I would argue that, for the level of political engagement I had at that point (I’d voted in one presidential election, on the promise we’d get universal healthcare, only to find out later that all we’d get is the trash heap of comprimise that is the Affordable Care Act), choosing to call myself a democrat when somebody asked about my affiliation was a minimally okay choice. I will say that I am proud I never registered as a democrat, though.
And that’s more or less where I stood until about 3 years ago, which we will get to shortly. It made sense at the time because I didn’t have the time or the desire to get into the more “obscure” political systems, nor did I think I could comprehend Marx’s Das Kapital because social theory was never really my bag as a student of the “hard” sciences. I wanted to go out to the polls and choose people who would have a chance of winning and who, if they did win, would do their harm in a way I liked.
Allow me to clarify that last statement. I would prefer that politicians did no harm. This is not the world we live in, though, and one must be extremely ignorant to imagine that it is the case. There are exceptions to the rule — I say that only to hedge my bets, I can’t think of any but usually there are a few — but they are exceedingly rare.
Taking the view that any politician who is put into a position of power and given the ability to make decisions that effect people and will inevitably harm some of them in one way or another, I thought it best not to try to minimize that harm, because I knew of know way to predict its magnitude. Instead, I chose based on how it seemed the parties caused their harm.
To wit —democrats tend to cause harm through endless comprimise with conservatives and by what appears to be an accident or ignorance or oversight. This is contrasted, sharply, with conservatives/republicans who do their harm with malice aforethought. When a democrat hurts the PoC community it seemed to be because they figured they’d be a good bargaining chip (in some weird, utilitarian calculus) in the comprimise they were negotiating, or because they simply didn’t understand the problem they were trying to solve. When conservatives and republicans hurt the PoC community it seemed (and still seems) to be because at best they aren’t the demographic they’re interested in and, at worst, they despise them.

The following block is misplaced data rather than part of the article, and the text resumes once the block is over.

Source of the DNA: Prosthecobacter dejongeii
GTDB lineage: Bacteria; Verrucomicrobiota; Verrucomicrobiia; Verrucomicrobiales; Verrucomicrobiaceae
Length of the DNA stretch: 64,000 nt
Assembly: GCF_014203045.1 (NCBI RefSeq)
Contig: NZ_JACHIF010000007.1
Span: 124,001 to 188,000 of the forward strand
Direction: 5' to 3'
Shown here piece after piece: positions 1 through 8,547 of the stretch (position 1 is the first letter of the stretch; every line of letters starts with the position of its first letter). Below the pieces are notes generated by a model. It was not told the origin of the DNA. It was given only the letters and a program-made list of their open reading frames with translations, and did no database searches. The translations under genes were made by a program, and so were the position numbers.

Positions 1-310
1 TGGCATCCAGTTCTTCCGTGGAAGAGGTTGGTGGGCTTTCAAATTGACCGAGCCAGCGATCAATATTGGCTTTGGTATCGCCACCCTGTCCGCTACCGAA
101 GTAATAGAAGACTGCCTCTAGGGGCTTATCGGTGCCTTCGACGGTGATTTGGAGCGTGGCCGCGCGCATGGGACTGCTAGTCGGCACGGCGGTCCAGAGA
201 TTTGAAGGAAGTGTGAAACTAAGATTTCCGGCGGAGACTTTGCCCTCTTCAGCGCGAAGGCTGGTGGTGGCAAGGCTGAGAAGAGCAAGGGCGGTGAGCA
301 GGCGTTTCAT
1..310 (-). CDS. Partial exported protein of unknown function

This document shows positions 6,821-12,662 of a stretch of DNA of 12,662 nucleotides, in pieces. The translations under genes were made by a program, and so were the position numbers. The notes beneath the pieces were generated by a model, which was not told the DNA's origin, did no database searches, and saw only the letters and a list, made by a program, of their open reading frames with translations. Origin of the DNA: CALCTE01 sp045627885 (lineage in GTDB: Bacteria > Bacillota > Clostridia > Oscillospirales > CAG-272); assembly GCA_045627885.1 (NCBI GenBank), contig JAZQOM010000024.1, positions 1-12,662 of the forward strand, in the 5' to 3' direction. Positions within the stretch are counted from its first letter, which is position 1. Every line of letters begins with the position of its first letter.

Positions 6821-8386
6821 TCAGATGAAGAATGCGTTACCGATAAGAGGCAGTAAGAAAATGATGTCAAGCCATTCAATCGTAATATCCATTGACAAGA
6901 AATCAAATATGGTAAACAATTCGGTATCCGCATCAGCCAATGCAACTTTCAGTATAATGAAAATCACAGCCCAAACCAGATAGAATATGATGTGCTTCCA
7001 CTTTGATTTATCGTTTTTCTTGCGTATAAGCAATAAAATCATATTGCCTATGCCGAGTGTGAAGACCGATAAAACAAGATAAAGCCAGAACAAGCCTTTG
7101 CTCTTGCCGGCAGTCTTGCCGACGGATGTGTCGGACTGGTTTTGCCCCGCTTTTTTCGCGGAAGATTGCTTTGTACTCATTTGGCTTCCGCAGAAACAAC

I had plenty of points of contention on details with the democratic party but I supported its members because they appeared mostly to hurt people through bumbling as opposed to out of hate, fear, and greed. Well, okay, democrats have the greed in common, but let’s not get ahead of ourselves. This was my reasoning and I had better things to do with my time.
Around the end of my third year at university I read a book called Consider Phlebas by Iain M. Banks; part of his Culture series of novels, which I very, very highly recommend to anyone. The society, which calls itself The Culture, is managed by incredibly hyper-intelligent machines called Minds (with a capital M) who run an anarcho-socialist collective for the benefit of themselves and their pan-species citizens.
It was my first introduction to the idea of a post-scarcity world and it made sense. It got me thinking about how socialism and anarchy are really the only smart way to run a society when you don’t have to worry about whether there are enough resources available for everyone to have everything they want. It also got me thinking about whether or not that would actually happen.